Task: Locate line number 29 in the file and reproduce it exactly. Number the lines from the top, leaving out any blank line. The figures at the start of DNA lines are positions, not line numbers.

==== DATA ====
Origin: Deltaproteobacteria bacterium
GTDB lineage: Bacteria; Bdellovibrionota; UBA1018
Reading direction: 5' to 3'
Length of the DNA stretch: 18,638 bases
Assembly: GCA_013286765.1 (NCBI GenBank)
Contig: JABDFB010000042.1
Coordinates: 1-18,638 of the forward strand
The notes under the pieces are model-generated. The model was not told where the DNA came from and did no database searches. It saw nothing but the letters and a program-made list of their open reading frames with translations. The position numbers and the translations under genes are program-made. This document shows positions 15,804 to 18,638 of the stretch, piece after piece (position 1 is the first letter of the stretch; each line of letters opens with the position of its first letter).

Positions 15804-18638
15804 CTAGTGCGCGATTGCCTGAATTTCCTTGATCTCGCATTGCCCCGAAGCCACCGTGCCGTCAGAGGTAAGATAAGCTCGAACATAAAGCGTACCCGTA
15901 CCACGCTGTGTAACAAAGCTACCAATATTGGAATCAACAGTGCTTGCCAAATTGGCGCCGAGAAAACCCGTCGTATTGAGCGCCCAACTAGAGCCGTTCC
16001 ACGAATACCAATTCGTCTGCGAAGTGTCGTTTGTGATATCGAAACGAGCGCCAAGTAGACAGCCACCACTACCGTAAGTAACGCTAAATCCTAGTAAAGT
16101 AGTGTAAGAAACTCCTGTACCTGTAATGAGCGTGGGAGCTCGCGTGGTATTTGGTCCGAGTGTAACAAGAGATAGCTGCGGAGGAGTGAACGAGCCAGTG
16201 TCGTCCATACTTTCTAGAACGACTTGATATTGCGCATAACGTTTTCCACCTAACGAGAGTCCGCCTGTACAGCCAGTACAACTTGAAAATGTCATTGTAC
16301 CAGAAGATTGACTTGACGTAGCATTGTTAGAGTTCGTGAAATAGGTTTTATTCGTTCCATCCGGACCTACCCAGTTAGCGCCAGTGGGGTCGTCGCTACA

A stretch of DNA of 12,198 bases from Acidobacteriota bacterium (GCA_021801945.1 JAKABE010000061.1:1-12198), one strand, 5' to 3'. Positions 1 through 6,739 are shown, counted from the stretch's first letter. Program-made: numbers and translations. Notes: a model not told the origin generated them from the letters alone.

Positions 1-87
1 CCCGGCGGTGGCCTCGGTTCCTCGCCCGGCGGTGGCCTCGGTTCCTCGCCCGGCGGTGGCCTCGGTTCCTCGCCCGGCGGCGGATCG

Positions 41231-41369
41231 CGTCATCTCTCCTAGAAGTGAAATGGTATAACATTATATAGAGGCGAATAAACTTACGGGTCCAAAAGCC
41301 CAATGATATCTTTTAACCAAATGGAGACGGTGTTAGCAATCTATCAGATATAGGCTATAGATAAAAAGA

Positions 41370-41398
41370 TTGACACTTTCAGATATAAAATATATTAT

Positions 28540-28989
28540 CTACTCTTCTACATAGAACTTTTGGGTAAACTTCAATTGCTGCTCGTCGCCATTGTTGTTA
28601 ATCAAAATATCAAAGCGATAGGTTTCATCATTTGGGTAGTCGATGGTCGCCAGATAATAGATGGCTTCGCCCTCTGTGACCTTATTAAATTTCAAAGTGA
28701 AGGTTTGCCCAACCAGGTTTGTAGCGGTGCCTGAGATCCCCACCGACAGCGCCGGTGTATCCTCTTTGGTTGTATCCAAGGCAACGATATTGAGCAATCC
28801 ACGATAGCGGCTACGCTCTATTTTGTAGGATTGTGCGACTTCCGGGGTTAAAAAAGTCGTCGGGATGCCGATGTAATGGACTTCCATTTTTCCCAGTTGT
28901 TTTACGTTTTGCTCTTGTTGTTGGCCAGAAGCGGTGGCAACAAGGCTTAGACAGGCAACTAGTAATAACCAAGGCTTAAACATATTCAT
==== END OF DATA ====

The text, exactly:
28901 TTTACGTTTTGCTCTTGTTGTTGGCCAGAAGCGGTGGCAACAAGGCTTAGACAGGCAACTAGTAATAACCAAGGCTTAAACATATTCAT